Wall displays are highly visible and successfully document the learning and planning happening for children. Strengthening assessment is an ongoing focus in the kindergarten and is leading to improved practice. ERO's evaluation affirms this focus. Particular emphasis should be given to the evaluation of children's learning.

Māori children's language, culture and identity are effectively fostered. Children are well supported to learn about te ao Māori. Teachers successfully encourage Pacific children's connections to their cultural identities.

The close proximity to Porirua School assists a cooperative relationship. Links with other schools have been established and help to promote experiences that assist children and their families as they move to school.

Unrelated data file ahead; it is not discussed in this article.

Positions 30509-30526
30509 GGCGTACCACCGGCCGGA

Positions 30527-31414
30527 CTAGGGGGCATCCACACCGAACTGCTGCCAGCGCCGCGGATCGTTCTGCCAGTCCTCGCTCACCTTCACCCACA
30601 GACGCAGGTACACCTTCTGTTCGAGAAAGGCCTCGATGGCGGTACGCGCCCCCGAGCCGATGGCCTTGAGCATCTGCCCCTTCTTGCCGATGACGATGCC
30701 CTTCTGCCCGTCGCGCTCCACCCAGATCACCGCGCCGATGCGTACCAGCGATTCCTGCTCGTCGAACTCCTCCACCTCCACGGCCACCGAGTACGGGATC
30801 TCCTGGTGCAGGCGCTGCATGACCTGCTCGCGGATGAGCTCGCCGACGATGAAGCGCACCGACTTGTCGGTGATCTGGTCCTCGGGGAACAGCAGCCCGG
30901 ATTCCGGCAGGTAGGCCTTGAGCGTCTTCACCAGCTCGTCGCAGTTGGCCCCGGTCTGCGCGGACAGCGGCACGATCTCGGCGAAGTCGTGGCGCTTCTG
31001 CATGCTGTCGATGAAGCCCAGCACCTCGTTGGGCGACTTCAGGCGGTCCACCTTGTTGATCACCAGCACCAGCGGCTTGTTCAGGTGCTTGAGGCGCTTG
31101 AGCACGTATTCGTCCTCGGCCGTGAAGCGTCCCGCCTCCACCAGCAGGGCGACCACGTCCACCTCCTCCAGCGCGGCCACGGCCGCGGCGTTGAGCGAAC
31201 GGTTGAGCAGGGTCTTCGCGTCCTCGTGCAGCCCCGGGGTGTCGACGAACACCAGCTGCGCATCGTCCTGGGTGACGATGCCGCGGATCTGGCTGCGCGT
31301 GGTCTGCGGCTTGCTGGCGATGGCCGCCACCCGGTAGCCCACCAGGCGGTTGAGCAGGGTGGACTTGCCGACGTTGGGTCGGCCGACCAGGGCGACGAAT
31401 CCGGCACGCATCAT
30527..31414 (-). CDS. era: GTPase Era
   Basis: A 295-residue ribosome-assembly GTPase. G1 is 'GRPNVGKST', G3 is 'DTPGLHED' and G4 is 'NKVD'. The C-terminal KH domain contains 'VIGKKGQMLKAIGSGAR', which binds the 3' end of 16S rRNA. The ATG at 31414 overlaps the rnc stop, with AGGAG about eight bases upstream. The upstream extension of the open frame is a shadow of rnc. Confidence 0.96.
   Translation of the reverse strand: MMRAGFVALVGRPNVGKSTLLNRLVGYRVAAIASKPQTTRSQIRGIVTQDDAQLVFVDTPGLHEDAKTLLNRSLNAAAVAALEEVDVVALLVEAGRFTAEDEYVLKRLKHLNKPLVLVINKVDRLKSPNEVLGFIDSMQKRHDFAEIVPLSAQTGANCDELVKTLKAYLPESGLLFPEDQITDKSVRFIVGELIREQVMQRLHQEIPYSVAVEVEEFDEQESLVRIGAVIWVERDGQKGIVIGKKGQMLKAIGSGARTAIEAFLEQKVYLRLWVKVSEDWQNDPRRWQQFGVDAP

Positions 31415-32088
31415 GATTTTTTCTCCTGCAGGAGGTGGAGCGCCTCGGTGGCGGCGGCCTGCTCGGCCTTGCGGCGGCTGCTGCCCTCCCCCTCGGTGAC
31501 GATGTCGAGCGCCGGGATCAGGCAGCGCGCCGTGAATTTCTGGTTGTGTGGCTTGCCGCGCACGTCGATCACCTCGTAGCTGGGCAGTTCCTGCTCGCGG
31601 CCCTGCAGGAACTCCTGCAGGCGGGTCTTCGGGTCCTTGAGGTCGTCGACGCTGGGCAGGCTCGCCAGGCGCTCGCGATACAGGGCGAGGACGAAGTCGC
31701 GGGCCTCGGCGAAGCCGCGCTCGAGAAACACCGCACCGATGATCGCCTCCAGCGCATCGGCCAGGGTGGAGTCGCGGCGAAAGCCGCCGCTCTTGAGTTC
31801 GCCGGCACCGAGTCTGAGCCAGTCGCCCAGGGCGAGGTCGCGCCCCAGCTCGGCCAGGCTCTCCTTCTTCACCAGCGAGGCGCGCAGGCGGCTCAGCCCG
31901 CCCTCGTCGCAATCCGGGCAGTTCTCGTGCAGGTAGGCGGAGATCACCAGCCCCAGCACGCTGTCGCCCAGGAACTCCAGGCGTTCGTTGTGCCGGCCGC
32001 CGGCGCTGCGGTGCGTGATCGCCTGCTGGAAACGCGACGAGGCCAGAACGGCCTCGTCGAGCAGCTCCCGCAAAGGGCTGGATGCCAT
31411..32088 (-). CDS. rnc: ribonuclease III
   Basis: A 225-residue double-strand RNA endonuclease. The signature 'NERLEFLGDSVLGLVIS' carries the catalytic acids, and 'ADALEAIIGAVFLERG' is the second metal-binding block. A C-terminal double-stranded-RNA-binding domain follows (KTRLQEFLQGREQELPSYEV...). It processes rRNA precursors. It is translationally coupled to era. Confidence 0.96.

Children with special needs are well supported. Teachers work in collaboration with parents, whānau and outside agencies to develop goals to encourage their participation in the programme alongside their peers.

Since the 2012 ERO review, teachers' knowledge of self review has improved. This has led to better outcomes for children. The senior teacher, head teacher and staff recognise that the focus of internal evaluation should develop from investigating to knowing how well kindergarten practices support enhanced children's outcomes.

The senior teacher provides termly written feedback that outlines agreed development priorities and progress in relation to the quality of teaching and learning. They complete an annual internal evaluation that supports strengthening of these termly reports. There is a deliberate focus on outcomes for children and teacher/leader performance.